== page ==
DOI

10.17077/etd.c3ewilbl

Document Type

Dissertation

Date of Degree

Fall 2015

Degree Name

PhD (Doctor of Philosophy)

Degree In

Neuroscience

First Advisor

Daniel Tranel

Second Advisor

Matthew A. Howard

First Committee Member

Natalie Denburg

Second Committee Member

Michelle Voss

Third Committee Member

Gary Russell

Abstract

My dissertation focused on understanding how different areas of the brain coordinate in networks to drive higher cognitive functions, and how damage, changes the brain’s synchronized activity (or functional connectivity) in the short and long term. In this dissertation, I studied the functional connectivity of brain networks that are thought to underlie emotion and decision-making, and how these networks change in the face of neurological injury.

In my first set of experiments, I studied participants with chronic focal brain damage to determine how damage to brain areas which have been identified as important in emotion and decision-making behaviors (amygdala, ventromedial prefrontal cortex, & insula), affected connectivity of brain networks, and how changes in connectivity following damage to these areas related to emotion and decision-making behavior. Supporting my predictions, I found evidence that damage to the amygdala, ventromedial prefrontal cortex, and insula all result in significantly weaker connections between a network of areas important for assigning value to stimuli. Additionally, I found that stronger connectivity in this valuation network was significantly positively associated with performance on ratings of disgusted faces, while stronger connectivity in a network important for processing emotional salience was significantly positively correlated with decision-making performance.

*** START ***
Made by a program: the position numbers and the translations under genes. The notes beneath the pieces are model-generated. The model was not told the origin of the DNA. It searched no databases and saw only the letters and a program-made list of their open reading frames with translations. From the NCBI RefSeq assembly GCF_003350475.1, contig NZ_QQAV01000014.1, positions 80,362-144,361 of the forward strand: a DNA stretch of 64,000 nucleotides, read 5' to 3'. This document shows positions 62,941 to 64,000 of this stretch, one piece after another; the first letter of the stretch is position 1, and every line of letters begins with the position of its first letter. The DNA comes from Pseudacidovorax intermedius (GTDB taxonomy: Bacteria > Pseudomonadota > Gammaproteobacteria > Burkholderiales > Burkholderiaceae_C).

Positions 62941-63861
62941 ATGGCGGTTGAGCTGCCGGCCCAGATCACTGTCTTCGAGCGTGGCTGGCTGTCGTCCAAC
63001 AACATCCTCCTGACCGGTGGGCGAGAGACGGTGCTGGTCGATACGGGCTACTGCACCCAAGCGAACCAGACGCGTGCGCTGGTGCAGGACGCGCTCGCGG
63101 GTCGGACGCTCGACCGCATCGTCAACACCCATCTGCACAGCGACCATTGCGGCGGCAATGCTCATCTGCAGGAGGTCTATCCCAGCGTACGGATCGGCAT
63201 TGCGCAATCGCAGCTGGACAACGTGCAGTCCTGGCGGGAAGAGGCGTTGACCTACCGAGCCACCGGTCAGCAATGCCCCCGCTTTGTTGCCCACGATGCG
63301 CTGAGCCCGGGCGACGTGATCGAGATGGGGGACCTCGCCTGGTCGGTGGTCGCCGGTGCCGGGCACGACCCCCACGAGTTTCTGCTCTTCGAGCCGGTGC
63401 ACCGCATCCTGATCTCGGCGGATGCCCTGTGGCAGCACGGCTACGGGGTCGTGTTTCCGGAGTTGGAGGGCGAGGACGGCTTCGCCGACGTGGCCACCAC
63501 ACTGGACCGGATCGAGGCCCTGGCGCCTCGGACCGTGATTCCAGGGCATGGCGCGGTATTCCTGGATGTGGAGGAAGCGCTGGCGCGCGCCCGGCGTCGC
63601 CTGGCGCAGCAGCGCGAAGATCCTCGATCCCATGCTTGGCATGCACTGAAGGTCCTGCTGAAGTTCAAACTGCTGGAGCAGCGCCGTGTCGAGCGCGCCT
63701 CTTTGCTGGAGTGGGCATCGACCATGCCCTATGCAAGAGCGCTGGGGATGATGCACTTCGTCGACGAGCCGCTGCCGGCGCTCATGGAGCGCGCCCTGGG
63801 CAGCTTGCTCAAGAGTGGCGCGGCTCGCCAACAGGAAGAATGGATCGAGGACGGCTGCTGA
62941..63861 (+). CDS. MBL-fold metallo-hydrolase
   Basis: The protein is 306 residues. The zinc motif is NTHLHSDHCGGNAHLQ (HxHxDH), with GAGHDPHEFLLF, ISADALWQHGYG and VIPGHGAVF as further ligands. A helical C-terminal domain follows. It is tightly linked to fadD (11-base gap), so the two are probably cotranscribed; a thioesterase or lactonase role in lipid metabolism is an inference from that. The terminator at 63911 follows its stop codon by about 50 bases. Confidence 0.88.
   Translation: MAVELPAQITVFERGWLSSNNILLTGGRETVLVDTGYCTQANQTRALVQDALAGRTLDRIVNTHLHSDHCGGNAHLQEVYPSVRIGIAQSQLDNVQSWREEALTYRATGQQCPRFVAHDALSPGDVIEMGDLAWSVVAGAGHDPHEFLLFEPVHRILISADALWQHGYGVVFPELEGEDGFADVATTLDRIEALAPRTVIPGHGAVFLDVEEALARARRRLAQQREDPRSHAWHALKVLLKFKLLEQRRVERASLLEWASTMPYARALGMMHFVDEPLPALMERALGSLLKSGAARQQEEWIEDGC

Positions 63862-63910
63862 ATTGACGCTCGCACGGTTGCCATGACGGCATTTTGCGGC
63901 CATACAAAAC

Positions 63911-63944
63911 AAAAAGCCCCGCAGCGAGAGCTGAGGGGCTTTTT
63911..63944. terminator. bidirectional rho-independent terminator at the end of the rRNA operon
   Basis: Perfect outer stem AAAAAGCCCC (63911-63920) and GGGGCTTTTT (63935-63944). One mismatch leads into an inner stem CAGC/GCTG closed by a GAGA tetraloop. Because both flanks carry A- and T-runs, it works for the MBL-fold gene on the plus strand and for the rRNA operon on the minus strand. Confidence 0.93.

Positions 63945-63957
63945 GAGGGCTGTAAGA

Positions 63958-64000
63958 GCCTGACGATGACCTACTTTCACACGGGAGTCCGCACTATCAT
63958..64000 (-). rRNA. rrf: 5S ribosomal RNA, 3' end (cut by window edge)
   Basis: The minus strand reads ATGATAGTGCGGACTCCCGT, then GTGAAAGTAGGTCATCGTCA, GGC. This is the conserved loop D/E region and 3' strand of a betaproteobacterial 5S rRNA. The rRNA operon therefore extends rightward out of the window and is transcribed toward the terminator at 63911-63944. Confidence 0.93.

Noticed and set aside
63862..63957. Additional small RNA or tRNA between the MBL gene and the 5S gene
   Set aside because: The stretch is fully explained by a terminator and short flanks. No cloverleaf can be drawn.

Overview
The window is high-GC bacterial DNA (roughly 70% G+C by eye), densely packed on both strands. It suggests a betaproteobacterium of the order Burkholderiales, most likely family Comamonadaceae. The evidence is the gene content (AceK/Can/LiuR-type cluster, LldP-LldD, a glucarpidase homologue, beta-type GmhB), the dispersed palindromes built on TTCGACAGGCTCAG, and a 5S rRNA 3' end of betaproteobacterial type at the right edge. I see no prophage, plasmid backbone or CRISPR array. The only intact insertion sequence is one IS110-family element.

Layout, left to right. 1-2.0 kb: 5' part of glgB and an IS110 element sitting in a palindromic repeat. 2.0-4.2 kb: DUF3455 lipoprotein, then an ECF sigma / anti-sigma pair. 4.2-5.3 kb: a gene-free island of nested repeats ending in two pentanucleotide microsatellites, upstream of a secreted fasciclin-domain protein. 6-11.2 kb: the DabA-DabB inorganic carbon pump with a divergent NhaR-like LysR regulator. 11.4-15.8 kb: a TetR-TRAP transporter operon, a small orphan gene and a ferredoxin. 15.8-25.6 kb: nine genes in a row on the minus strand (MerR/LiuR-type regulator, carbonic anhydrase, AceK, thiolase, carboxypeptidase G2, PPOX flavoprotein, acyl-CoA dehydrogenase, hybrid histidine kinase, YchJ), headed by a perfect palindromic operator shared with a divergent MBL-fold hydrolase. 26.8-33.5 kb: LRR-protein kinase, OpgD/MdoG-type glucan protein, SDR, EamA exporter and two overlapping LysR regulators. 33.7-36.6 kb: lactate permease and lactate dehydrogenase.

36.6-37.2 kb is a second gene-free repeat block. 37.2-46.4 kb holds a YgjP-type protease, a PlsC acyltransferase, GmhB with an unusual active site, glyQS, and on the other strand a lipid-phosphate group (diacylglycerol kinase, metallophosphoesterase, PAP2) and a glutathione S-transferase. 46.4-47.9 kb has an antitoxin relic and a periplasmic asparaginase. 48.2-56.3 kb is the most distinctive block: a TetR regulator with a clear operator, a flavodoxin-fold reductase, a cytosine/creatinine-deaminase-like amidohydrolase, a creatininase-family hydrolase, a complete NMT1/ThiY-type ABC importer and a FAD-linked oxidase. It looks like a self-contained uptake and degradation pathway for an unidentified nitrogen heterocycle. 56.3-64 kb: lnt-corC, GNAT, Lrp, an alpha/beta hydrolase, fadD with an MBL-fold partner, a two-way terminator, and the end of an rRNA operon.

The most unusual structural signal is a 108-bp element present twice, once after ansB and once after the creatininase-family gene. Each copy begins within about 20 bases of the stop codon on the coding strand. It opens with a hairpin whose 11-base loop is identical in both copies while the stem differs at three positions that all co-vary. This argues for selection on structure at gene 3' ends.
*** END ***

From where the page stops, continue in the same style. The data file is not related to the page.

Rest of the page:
In the second set of studies in this dissertation, I utilized a population of epilepsy patients who were undergoing brain surgery to treat their seizures to investigate how a brain network related to emotional salience changed from before to after surgery. This approach allowed me to study how the connectivity and associated behavior of this network changed from preoperative baseline, to the weeks and months after part of this network was removed. While I expected a decline in this network in the weeks following surgery, instead I found a significant positive correlation between preoperative and acute postoperative connectivity in a subset of this network. However, my hypothesis that there would be a significant increase in the connectivity of this network between acute and chronic postoperative epochs was supported. I only have partial evidence for a significant correlation between the change in salience network connectivity between preoperative and acute postoperative assessments and the associated change in decision-making behavior. This correlation was in the opposite direction of my hypothesis, with increased change in connectivity being positively associated with change in risk-taking behavior. I did not observe a significant correlation between the change in network connectivity and change in behavior across acute and chronic measurements.